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Good Infant Sleep Habits Are Healthy All Around

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Good Infant Sleep Habits Are Healthy All Around

Babies sleep a lot. We know this. We also know (or, most of us do, anyway), that our babies sleep a lot because they need a lot of sleep [1]. What we may not realize is that the when and the how of your baby’s sleep patterns can also make a huge amount of difference. This may sound strange. After all, so long as your baby is getting the right amount of sleep, does it really matter when and how they get it? Well, actually, yes it does. Scientists largely agree on the fact that a regular sleeping pattern is far, far better for babies than the ‘as and when’ approach adopted by many parents. Why? Read on…

 

The Importance Of Circadian Rhythms

Circadian rhythms, otherwise known as ‘the biological clock’, are what govern when we sleep, eat, and generally fulfil our basic biological needs. The more regular your sleeping and eating patterns, the ‘healthier’ your circadian rhythms. This is more important than you may think, because your circadian rhythms are inextricably linked to your moods. Serotonin, a circadian chemical, not only wakes you up, it also helps to boost your mood and keep you on an even emotional keel [2]. So much so that it’s medically utilised for people suffering from depression. The healthier your circadian rhythms, the better shape your serotonin-release mechanisms will be in. This is why good sleeping habits are emphasised so much in the treatment of people with depression, anxiety, and substance abuse disorders [3].

Circadian Rhythms And The Developing Brain

So far, so good – but what has all of this got to do with babies? Well, your baby’s brain and moods benefit just as much as your own from healthy circadian rhythms, with the added bonus that all that crucial development which occurs while your baby sleeps is likely to be improved. Babies start developing circadian rhythms in the womb [4], generally aligned to the mother’s own rhythms. The more regular your circadian habits are during pregnancy, the more regular your baby’s will be during the first few weeks after birth. It is more than worth cultivating these rhythms, as it allows your baby to sleep and wake at regular intervals naturally. Not only are you able to predict when your baby will sleep, thus eliminating the necessity of trying to ‘force’ them to sleep when they’re not tired, their circadian rhythms will also be able to effectively prime the brain for some essential sleep-development [5] as baby naturally winds down to sleep. A brain which isn’t expecting to sleep is less prepared to do all the sleep-time jobs it needs to do, and sleep will therefore be less restful, and less useful. A baby with healthy circadian rhythms, however, will sleep and wake in a natural fashion, allowing the brain to know exactly what it can expect, and giving it the space and scope to develop in a healthy, natural manner.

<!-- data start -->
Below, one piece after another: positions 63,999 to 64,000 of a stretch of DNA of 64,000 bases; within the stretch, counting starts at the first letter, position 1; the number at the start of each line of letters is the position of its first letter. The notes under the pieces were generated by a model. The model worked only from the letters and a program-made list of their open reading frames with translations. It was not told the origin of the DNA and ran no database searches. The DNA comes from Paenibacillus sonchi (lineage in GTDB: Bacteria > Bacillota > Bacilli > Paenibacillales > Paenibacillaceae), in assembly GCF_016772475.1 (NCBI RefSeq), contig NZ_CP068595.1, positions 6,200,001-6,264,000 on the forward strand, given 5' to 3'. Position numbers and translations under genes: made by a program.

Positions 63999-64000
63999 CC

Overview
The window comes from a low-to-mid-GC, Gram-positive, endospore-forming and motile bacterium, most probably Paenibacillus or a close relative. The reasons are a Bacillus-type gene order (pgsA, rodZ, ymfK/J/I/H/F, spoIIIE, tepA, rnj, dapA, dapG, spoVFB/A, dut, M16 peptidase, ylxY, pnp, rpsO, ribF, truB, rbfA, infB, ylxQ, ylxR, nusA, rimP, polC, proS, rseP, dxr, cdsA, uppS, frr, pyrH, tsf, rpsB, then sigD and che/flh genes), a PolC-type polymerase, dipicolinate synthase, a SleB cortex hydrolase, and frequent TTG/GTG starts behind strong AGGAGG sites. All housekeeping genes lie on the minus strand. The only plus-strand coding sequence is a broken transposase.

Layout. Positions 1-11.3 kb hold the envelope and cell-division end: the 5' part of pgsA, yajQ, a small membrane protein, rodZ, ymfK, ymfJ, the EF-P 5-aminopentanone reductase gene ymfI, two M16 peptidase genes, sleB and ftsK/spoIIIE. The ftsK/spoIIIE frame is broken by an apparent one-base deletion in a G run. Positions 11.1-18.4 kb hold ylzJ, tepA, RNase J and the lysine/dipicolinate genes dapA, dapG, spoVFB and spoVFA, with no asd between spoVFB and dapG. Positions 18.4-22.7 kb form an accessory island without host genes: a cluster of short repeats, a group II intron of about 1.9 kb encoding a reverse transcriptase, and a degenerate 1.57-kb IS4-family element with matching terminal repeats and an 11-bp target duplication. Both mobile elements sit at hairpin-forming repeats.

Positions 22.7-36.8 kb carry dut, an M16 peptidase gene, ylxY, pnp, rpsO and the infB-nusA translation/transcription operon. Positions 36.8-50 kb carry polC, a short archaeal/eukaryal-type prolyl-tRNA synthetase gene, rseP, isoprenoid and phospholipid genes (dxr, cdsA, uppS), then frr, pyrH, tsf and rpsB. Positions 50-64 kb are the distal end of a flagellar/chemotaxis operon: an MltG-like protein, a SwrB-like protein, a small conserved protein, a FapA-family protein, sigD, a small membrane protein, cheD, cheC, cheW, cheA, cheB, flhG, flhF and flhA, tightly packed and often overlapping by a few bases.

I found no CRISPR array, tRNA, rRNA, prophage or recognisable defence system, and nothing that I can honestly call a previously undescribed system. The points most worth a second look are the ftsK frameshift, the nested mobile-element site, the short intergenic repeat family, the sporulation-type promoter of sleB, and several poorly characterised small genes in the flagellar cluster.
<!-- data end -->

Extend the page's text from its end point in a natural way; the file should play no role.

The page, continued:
Happy Parents, Happy Baby

An oft-neglected topic in the conversation about baby sleeping patterns is the sleeping patterns of baby’s parents. As we’ve mentioned above, decent sleep patterns are absolutely essential to maintain good mental health, and are useful where physical health is concerned, as well [6]. Needless to say, the health and state of mind of baby’s parents directly affects the quality of care baby gets. If parents are perpetually tired, they’re also likely to be irritable, depressed, and generally less able to give baby the love and attention needed. If baby is sleeping through the night, baby’s parents are likely to be, too. And that means well-rested, happy parents [7]! The better your baby’s circadian rhythms are, the better yours will be – which is good news all around.

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[1] What To Expect, “How Much Sleep Do Babies Need?”

[2] SN Young, M Leyton, “The role of serotonin in human mood and social interaction: Insight from altered tryptophan levels”, Journal of Pharmacology, Biochemistry, And Behavior, Apr 2002

[3] Rita Milios, “Can’t Sleep? Non-Pharmaceutical Options for Treating Insomnia During Recovery”, Recovery.org, Apr 2015

[4] M Seron-Ferre, GJ Valenzuela, C Torres-Farfan, “Circadian clocks during embryonic and fetal development”, Birth Defects Research, Embryo Today, Sept 2007

[5] Ronald E Dahl, “Sleep and the Developing Brain”, Journal of Sleep, Sept 2007

[6] National Heart, Lung, and Blood Institute, “Why Is Sleep Important?”, Feb 2012

[7] American Psychological Association, “More Sleep Would Make Us Happier, Healthier, and Safer”, Feb 2014

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